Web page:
PERSPECTIVE ON AFRICAN AMERICAN PREACHING
Ronald N. Liburd Florida A&M University
Inasmuch as two African American legal professionals have contributed to an astonishing degree to the currency that the word harassment has had in the American social and political lexicon,1 I find it quite appropriate to tease out its meaning in the title of our discussion of the African American use of the Bible in preaching. The article is divided into three sections, the first of which examines the method biblical authors use to interpret their scriptures. The second analyzes the text of a sermon preached by a prominent African American theologian in order to demonstrate how preaching in the black church in America can be said to follow a method similar to that of biblical authors. The third section draws on hermeneutical theory in order to postulate a reason for this similarity, a similarity that is found to be grounded in both the nature of religious experience and the hermeneutical task itself. In light of this inquiry, the conclusion offers a challenge for black preachers to extend the liberation hermeneutical project if they are to remain committed to the task of eradicating all kinds of oppression.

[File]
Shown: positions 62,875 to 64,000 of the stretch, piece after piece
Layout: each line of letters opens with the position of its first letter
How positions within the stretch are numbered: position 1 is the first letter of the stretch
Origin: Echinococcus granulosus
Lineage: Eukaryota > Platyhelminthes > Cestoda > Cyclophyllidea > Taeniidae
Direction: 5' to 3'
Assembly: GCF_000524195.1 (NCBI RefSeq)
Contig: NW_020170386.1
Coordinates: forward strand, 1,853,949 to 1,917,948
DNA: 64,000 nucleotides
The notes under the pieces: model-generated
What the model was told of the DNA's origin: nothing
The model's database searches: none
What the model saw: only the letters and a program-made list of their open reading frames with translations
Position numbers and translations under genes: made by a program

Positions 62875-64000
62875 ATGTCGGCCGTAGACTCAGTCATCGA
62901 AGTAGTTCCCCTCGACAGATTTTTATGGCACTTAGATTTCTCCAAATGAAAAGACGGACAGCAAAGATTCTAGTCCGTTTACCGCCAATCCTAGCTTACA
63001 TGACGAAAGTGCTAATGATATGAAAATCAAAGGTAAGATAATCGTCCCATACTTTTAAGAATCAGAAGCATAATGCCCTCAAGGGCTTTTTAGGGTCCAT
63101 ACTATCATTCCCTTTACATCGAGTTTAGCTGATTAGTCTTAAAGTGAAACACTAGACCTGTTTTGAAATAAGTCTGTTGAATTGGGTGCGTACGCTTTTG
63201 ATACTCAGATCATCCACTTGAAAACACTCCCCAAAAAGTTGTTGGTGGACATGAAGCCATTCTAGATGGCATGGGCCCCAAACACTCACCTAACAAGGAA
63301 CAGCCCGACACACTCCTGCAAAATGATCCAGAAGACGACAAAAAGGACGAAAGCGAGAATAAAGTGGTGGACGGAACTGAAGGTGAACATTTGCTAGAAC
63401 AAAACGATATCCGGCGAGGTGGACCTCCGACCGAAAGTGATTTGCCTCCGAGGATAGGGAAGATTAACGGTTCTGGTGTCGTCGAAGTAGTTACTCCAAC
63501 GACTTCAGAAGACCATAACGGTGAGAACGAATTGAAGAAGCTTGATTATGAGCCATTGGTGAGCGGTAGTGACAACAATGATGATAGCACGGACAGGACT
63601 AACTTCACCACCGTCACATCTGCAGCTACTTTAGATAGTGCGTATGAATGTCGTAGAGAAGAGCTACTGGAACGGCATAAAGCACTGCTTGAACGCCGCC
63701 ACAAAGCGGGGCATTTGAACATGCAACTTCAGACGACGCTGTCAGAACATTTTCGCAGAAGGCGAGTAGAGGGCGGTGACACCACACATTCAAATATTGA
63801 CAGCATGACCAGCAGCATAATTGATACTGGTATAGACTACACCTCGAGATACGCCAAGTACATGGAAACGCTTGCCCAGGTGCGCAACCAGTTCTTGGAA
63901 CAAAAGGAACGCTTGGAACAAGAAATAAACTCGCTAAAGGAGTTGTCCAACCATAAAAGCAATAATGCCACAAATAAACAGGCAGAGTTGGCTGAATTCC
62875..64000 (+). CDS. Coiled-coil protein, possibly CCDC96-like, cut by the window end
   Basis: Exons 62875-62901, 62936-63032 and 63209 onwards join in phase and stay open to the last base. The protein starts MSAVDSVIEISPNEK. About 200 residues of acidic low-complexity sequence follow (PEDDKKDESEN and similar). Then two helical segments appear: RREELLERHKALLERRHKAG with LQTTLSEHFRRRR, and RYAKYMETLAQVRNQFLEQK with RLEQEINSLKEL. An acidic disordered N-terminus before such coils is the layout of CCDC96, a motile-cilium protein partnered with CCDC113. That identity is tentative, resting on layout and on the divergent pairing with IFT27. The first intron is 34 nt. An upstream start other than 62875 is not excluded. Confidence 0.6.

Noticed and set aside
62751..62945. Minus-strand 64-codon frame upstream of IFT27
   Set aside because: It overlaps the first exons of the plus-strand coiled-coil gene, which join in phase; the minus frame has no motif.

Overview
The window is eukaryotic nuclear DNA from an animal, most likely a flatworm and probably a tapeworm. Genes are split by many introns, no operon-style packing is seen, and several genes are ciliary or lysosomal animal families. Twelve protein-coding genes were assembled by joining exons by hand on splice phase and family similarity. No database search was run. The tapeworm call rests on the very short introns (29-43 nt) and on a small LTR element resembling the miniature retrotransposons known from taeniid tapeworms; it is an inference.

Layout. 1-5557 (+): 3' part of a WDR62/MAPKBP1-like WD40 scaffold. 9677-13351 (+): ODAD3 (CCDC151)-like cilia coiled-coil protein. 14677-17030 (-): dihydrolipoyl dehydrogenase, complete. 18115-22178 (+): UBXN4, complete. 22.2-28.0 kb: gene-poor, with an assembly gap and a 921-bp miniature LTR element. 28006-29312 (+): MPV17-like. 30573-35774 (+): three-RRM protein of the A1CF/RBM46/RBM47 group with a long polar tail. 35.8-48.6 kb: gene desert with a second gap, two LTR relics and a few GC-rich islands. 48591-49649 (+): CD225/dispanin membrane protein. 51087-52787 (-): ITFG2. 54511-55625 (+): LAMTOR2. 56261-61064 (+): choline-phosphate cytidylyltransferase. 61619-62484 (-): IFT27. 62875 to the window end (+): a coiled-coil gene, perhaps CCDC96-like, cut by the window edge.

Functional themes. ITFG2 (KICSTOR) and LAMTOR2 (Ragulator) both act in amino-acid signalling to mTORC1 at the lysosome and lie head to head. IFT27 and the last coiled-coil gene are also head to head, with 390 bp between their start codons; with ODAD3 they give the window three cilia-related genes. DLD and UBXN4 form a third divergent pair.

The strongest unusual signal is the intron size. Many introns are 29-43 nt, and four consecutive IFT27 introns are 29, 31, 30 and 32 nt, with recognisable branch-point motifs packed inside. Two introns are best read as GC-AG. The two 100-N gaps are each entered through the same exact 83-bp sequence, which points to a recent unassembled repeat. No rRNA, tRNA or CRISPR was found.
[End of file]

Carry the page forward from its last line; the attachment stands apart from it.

Before I proceed, I think it is necessary for me to provide a context for this analysis. My social location is that of a West Indian brought up in the Anglican tradition, and for a time I knew of nothing else in the form of religion beyond that religious horizon. During my teen years—that vulnerable period—I converted to an evangelical Christian community of a very conservative variety. So today, I usually represent myself as a onceupon-a-time evangelical pastor who practiced Johannine evangelism of
1 I suspect that it should be obvious I am referring to the events that surrounded the
United States Senate confirmation hearings for the now Justice Clarence Thomas.